vegetal ear

vegetal ear
Proyectos Ultravioleta
Text By Barbara Rodriguez Muñoz

The text of the exhibition Vegetal Ear is divided into three parts, which like a plant, its parts will grow over time throughout the exhibition and its involvement in the world:

Part One:
"The leaf, while it is attached to the tree"

A shiny red eardrum pokes above the lush vegetation of a broadleaf forest in Guatemala. Shaped like a large flower, with three yellow pistils acting like antennae and rain containers for birds to drink from, her auditory tube curls down towards the earth leading to a large green cocoon. Flowers are an extraordinary technology for inter-species communication: their ferocious beauty holds the intersection between plant and animal worlds, where evolution and reproduction collide. We are invited into this calm, sensuous, vegetal womb, which renders dark as we close its door. Plants have no organs, their functions are not concentrated in a
single part of their anatomy: they breathe, perceive, feed, and reproduce over their entire extension. Inside this vegetal ear, we lose our sense of vision in an exercise of expanding our auditory one, of perceiving throughout our whole bodies. The tube gently filters the sounds of the forest. Here we can practice deep listening. Yet there is no spectacle: it is just an act of contemplation. We enter a state of meditative consciousness, vegetal mindfulness, total self-collectedness, or ‘samadhi’.

As we walk out and step into the light, we appreciate the vegetal way of attending to the elements by being together with them, by becoming them: sunlight, moisture, air, warmth, soil. This gigantic flower, this public sculpture, becomes an emotional technology to develop elasticity, empathy, and contemplation. By entering this vegetal, expansive world we can imagine others more nourishing for all species. Perhaps in 7,000 years flowers will take control of all human infrastructures, telecommunications will occur via pollen, petals will provide shelter and roots will feed our descendants. Can we envision a future where plants become oracles and each of our decisions is consulted with them?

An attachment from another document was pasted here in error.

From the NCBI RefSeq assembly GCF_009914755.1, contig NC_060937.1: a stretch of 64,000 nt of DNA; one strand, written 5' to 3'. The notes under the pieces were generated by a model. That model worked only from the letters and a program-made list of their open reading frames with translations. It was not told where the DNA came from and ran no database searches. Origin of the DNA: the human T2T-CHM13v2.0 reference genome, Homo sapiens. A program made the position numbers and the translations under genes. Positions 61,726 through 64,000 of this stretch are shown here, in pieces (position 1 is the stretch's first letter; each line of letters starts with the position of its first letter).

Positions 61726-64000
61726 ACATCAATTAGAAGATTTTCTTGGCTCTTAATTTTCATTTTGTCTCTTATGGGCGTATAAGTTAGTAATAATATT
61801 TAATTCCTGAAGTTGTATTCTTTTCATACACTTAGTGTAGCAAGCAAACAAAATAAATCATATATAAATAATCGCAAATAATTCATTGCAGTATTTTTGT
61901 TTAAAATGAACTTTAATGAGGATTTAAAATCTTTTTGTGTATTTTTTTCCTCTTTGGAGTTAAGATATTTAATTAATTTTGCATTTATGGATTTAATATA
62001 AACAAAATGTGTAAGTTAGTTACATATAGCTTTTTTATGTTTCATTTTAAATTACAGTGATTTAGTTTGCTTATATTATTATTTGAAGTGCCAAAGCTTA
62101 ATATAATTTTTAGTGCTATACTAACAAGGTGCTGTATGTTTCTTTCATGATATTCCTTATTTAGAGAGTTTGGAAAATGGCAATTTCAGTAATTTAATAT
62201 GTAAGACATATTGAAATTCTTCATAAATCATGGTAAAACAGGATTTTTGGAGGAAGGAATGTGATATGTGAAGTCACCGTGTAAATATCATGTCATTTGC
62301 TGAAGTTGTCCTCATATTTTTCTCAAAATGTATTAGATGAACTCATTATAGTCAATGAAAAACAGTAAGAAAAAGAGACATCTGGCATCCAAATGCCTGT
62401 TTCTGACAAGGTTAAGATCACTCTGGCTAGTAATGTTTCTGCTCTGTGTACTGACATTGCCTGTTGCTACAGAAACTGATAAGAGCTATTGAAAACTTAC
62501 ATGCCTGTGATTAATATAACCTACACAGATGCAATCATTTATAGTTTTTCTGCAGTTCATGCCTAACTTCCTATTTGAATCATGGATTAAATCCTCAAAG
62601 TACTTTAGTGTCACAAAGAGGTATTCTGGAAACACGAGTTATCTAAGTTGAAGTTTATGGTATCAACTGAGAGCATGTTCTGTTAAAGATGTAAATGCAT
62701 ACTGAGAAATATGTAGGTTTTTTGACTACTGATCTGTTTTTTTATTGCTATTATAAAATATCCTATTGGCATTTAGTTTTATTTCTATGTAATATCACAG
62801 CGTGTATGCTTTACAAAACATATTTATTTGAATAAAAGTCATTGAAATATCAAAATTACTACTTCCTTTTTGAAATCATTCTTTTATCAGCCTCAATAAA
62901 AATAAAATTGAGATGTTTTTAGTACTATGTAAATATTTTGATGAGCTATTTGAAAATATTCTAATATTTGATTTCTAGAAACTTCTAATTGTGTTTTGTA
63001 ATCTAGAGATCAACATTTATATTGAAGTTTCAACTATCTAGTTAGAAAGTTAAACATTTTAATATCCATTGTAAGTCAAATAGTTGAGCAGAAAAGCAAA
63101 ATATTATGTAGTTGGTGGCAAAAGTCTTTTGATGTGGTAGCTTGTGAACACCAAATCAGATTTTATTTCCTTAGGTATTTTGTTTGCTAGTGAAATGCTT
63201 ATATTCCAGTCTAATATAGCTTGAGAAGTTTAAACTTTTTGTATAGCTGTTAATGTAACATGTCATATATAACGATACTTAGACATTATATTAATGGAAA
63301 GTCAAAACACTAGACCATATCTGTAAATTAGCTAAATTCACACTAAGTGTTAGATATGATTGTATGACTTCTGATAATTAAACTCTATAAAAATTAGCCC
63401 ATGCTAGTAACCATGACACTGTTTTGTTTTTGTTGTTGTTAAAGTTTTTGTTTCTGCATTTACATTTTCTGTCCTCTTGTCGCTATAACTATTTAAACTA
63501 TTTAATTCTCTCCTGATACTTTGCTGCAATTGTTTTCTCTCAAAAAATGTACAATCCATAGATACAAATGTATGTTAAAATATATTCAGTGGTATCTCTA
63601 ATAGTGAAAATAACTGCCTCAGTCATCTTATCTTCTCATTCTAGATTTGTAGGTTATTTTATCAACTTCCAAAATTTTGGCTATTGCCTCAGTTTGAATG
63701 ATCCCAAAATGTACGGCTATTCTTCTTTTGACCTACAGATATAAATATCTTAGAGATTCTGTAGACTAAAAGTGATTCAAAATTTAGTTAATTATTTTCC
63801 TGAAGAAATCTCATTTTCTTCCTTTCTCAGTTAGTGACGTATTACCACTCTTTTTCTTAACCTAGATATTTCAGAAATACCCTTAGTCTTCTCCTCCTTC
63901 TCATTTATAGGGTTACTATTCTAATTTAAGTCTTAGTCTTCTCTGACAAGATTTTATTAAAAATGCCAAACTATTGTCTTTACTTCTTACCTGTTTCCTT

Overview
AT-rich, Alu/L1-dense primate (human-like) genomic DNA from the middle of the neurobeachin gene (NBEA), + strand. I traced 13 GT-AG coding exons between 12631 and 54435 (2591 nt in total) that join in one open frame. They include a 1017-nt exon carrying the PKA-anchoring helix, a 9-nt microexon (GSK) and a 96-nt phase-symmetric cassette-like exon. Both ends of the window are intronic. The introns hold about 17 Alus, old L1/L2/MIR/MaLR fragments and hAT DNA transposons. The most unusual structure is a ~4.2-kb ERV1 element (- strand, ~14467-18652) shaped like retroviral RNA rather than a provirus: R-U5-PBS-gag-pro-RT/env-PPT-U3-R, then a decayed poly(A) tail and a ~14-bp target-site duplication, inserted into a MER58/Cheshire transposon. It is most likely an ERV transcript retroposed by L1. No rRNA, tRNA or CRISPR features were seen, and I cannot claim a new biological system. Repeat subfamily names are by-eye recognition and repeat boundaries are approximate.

There are many ways to be a flower.


Part Two:
"The leaf, as it falls and decays."

(the sound of leaves falling)

We are ejected from a yellow, rhomboidal shape floating in a charcoal universe. We open our eyes after 100 years of deep sleep. We
breathe green light. Wrenched, we move in circular motions, like circadian rhythms. We cross an ocean of ceramic Moorish flowered tiles. We arrive at a chapel.

"The soul is the greening power of the body" Hildegaarde of Bingen
(12th century).

(the sound of leaves falling)

We stretch an arm so far that it caresses all the walls of the room until it meets a door with green and yellow stained glass in a grid. As we open it, we interrupt a haphazard dance, in charcoal and blue pastel, of bodies and leaves tangling and crossing each other. We join in.

"Everyone wanted to be a plant, to eat through the skin, to forget their past, to let go of their organs" Eduardo Navarro (2022).

(the sound of leaves falling)

We arrive at a public square, conscious and carbonic. In its center, an umbrella tree invents games of chance while dropping its leaves. YES YES NO YES NO YES NO NO YES NO YES NO YES YES YES NO. We ask a million questions with our mouths swollen. Chance only concerns the finite, the body, our consciousness is bored.

"Trees define a specific way of making the world and making community"
Emannuel Coccia, (2017).

(the sound of leaves falling)

We lie in a frothy void of putrefaction and microbiotic activity. A tangle of fungi embrace and devour us. We are creatures of the earth
("human", from Latin humus: earth). As we merge with the umbrella tree leaves, we transform into what we become.

"As when a flower opens and reveals the heart it does not have"
Alejandra Pizarnik, 1968.